13. Rolando 2
Released July 2009
Rolando was the series that cemented ngmoco’s reputation for quality back in early 2009. It’s a platform game designed from the ground up for touchscreen input. You need to deliver the Rolandos safely to the exit of each level by tilting your device to get them rolling along, and flicking upwards on the screen to make them jump. Boasting fabulously stylish visuals and a soundtrack supplied by Mr. Scruff, Rolando 2 is utterly charming.
12. Angry Birds Rio
Released March 2011
The third game in the Angry Birds series is the best, with more dynamic gameplay and more ambitious level design. It needs no introduction, but in case you’re completely new to iOS gaming, it’s an ultra-casual game where you fling birds into pigs hiding in buildings. You need to blast all of them to finish a level. Why? Because they’re mean and nasty and green, and they stole your eggs. The story is nonsense of course, but the gameplay is perfectly honed for mobile gaming sessions that you mean to last for five minutes, but end up going on for hours. 250 million downloads on, the series is still going strong.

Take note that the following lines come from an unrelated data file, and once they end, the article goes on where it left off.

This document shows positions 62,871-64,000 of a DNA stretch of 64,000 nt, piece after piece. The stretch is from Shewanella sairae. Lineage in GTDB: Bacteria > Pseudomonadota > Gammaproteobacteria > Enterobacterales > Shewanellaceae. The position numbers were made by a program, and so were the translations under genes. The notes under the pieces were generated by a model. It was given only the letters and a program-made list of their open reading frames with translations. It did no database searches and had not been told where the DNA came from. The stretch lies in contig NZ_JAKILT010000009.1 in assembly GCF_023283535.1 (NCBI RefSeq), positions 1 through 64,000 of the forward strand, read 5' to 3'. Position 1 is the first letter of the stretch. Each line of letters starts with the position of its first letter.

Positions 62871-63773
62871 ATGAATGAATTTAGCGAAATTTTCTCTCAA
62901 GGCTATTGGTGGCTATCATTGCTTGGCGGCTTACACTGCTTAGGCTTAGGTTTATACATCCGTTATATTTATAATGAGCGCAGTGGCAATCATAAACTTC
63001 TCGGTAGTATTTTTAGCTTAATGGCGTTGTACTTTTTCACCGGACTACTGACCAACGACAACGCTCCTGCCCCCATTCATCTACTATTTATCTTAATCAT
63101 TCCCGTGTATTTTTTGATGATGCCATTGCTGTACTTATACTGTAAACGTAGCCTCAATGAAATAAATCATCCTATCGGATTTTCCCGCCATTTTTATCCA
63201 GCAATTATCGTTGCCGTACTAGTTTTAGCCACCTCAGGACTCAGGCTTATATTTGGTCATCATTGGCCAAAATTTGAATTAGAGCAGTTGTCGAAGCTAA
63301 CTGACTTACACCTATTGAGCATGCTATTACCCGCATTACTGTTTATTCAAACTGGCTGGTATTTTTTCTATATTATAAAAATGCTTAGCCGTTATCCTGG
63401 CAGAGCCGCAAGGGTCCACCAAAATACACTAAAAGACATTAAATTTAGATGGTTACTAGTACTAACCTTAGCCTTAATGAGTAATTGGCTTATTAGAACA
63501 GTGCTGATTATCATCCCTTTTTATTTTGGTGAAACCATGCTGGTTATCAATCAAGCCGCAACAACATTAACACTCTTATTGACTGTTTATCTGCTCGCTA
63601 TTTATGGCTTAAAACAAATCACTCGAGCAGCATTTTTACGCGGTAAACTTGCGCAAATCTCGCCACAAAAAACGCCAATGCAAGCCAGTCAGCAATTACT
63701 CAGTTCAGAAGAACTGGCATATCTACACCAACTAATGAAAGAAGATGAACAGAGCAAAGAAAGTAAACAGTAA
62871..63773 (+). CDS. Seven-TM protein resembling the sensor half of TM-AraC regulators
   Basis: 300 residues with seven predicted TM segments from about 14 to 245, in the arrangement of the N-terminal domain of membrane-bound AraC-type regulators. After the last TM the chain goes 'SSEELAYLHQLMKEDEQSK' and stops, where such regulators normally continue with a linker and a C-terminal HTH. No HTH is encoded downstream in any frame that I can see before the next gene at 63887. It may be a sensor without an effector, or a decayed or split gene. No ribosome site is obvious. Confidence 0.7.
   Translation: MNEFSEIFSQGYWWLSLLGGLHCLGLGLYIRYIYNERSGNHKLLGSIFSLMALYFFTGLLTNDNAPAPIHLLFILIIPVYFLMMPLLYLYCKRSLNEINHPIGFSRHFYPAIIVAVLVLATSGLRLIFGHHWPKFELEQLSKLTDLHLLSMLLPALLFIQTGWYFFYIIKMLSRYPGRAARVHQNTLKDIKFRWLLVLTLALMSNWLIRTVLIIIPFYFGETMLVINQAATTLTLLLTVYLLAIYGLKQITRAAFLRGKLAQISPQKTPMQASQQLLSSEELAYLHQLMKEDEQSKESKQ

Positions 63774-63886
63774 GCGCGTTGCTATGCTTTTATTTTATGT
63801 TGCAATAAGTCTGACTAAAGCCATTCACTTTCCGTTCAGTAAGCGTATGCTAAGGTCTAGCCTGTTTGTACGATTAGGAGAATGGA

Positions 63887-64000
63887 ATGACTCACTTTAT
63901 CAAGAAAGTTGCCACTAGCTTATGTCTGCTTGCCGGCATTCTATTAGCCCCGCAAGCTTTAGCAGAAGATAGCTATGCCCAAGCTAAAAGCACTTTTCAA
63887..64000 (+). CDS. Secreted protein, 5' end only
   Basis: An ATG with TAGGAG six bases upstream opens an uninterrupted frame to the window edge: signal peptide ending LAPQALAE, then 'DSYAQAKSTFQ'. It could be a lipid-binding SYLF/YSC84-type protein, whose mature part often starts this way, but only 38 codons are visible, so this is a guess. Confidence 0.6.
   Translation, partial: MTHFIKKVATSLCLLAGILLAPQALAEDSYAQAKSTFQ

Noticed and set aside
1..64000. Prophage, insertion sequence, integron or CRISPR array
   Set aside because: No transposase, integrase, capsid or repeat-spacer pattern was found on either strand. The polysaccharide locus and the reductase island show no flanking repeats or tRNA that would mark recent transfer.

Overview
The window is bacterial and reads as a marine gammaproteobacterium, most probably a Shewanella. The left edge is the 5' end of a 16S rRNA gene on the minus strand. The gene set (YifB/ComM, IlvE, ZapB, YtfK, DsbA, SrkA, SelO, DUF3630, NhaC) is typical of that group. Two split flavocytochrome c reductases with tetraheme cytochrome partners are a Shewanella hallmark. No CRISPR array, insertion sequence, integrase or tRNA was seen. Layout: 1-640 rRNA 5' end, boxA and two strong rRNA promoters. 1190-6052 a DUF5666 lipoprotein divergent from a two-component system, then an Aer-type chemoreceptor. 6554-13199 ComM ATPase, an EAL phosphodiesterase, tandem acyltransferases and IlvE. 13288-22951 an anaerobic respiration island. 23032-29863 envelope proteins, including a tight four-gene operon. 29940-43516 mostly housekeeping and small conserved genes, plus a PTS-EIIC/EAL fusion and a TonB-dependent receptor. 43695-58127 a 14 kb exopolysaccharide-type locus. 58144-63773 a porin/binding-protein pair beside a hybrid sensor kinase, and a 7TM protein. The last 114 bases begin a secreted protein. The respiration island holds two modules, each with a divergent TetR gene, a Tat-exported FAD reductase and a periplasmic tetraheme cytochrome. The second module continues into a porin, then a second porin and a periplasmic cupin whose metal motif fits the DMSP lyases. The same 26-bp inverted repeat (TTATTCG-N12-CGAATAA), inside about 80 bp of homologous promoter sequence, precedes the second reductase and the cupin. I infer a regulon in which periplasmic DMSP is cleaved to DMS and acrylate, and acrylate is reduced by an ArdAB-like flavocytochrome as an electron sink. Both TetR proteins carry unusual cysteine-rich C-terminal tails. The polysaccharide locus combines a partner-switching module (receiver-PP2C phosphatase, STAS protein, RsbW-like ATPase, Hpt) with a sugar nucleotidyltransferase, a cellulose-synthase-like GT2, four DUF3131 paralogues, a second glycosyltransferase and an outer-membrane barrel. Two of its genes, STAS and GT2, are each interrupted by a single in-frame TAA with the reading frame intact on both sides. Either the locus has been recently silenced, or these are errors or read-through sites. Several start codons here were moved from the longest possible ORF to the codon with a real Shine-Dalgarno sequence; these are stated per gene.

11. Jet Car Stunts
By True Axis
Released Nov 2009
A brilliant blend of racing and platforming, Jet Car Stunts is quite unlike most other car games on the App Store. In some levels, the time you take to get to the finish line doesn’t even matter, just making it there. The tracks are suspended over a cloudy abyss, so if you fall down it’s bad news for your vehicle. There are also time trial challenges if you can’t let go of that traditional racing style. The only other racers you drive against are ghost cars from your, and other racers’, previous attempts, which helps to keep the action super-smooth even on an older-gen iOS devices.